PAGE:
03 September 2008

The decaffeination of instant coffee happens before the critical roasting process which will determine the coffee's flavour and aroma characteristics.

There are two modern decaffeination methods, solvent extraction and water extraction.

Solvent Decaffeination

The most commonly used solvents are :
  • Trichloroethylene
  • Methylene chloride
  • Similar chlorinated hydrocarbon.
  • Supercritical carbon dioxide
The method for introducing this moisture does not matter, the most importance is the water content of the bean, and typically between 18% and 55% is sufficient. The moisture is required to soften the cellular structure of the bean.

Basic steps of solvent decaffeination :
  1. Steaming of coffee beans for 30 minutes at 110 °C.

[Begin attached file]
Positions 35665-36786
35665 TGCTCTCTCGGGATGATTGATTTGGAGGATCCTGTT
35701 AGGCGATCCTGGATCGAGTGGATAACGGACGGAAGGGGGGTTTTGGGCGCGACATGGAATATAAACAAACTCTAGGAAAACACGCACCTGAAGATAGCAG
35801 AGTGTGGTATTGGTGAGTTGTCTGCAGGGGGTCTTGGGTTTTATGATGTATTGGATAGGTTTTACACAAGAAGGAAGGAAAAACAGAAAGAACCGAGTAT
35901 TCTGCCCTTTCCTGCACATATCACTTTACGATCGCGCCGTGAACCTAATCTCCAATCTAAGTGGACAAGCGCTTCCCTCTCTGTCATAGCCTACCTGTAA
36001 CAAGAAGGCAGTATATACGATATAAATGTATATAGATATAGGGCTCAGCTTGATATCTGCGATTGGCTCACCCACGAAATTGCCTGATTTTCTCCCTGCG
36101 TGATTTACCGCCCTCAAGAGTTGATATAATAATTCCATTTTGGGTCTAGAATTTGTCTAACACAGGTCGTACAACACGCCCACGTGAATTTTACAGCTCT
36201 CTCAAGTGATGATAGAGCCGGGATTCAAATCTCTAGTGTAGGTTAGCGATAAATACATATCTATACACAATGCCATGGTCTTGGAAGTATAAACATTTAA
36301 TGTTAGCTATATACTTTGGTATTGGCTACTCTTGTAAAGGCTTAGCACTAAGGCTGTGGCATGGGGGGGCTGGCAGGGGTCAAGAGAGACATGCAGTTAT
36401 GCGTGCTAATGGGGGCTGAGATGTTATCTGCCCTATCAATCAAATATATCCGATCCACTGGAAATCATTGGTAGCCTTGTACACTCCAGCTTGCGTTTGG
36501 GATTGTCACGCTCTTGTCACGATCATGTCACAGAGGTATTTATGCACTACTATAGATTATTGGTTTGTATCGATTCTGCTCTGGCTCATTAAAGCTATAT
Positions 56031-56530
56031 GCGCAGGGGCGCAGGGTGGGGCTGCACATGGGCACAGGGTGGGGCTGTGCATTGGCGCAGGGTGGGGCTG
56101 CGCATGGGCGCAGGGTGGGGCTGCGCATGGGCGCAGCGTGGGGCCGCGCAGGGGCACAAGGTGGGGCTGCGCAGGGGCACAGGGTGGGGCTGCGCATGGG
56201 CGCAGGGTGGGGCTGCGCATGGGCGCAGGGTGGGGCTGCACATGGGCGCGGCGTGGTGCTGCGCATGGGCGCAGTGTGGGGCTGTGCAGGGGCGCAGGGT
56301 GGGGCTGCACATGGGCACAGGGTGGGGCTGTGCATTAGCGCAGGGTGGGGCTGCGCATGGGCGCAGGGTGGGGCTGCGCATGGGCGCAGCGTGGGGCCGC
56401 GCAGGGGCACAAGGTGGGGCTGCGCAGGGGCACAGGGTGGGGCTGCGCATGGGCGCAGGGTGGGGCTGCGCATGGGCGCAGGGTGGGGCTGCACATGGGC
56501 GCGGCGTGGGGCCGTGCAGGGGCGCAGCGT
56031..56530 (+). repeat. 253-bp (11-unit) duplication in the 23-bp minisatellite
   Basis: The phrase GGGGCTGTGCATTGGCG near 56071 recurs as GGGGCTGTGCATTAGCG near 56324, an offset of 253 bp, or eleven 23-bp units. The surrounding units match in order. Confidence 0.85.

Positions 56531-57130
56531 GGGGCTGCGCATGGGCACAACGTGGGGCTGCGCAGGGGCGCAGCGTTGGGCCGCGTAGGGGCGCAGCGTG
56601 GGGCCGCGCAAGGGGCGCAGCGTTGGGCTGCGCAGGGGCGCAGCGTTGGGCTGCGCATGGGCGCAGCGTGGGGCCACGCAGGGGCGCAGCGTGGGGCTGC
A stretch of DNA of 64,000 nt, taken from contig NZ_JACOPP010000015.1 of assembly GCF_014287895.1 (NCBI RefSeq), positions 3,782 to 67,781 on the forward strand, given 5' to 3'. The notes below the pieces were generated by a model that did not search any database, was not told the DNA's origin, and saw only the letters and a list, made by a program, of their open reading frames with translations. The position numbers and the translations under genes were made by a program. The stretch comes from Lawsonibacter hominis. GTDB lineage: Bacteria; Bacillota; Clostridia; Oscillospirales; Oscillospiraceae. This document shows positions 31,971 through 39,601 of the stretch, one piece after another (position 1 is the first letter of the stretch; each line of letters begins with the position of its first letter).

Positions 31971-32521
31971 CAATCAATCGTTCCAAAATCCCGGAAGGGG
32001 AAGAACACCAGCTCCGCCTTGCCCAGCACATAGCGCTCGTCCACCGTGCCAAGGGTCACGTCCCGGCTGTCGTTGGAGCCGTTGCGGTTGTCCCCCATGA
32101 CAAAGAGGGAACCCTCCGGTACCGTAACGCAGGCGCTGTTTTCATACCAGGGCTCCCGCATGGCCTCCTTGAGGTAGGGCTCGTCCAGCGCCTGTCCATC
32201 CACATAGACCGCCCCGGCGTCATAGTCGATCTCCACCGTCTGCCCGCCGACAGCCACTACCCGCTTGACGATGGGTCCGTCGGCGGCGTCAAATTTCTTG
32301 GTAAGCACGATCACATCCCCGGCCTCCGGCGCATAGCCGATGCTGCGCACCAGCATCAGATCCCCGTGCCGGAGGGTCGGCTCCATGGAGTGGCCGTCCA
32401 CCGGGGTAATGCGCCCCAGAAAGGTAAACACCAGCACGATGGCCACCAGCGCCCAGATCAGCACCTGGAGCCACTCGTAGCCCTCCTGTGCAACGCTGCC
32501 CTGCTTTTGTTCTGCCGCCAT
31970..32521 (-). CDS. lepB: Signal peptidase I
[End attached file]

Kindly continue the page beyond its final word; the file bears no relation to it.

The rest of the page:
2. Increase of coffee bean moisture content to <40%.>
  3. Beans flow through extractor columns with solvent at temperatures between 50 °C to 120 °C. Caffeine is removed from beans.
  4. Decaffeinated beans are "steam stripped" of solvent for 90 minutes.
  5. Decaffeinated beans are removed from extractors and dried. Caffeine rich solvent is recycled to be used in step 2.
Water Decaffeination

The advantages are :
  1. Higher extraction rates
  2. Caffeine recovery produces a purer product
  3. Less heat treatment of the coffee bean
  4. No direct solvent contact with the bean

This method takes about 8 hours, considerably longer than solvent decaffeination; however it does seem to produce a better quality end product.
The solid content of the water extract of green beans doubles (from 15% to 30%) as caffeine is taken up. During the 8 hour process about 98% of the caffeine is removed, which is comparable with the solvent extraction method. The decaffeinated beans, now 58% moisture by weight, are washed and dried.


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